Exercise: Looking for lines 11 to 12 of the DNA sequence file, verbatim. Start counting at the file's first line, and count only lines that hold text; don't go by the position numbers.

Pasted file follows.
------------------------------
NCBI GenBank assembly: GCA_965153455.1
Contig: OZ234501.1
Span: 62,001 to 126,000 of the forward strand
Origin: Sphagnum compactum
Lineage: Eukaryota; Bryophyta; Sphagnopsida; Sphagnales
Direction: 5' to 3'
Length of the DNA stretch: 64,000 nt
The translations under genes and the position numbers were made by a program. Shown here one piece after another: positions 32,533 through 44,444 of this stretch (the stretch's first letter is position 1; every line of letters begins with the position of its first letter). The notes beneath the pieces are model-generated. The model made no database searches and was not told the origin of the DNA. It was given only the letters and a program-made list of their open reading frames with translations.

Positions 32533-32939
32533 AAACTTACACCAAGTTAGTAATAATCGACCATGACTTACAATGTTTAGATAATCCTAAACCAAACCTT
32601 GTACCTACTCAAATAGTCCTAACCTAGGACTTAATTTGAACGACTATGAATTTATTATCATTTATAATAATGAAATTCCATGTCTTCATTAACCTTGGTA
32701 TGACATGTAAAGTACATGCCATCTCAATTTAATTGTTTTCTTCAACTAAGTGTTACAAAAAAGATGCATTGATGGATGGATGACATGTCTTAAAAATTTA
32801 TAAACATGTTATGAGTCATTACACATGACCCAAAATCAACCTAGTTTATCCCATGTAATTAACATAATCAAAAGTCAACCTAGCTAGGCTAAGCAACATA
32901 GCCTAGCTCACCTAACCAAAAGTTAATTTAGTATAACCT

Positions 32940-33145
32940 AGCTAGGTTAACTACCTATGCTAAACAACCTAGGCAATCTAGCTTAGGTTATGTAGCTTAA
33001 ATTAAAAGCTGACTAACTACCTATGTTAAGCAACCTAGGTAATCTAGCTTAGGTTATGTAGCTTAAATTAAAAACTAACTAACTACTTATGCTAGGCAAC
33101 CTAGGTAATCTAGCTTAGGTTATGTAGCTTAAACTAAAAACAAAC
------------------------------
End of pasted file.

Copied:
32601 GTACCTACTCAAATAGTCCTAACCTAGGACTTAATTTGAACGACTATGAATTTATTATCATTTATAATAATGAAATTCCATGTCTTCATTAACCTTGGTA
32701 TGACATGTAAAGTACATGCCATCTCAATTTAATTGTTTTCTTCAACTAAGTGTTACAAAAAAGATGCATTGATGGATGGATGACATGTCTTAAAAATTTA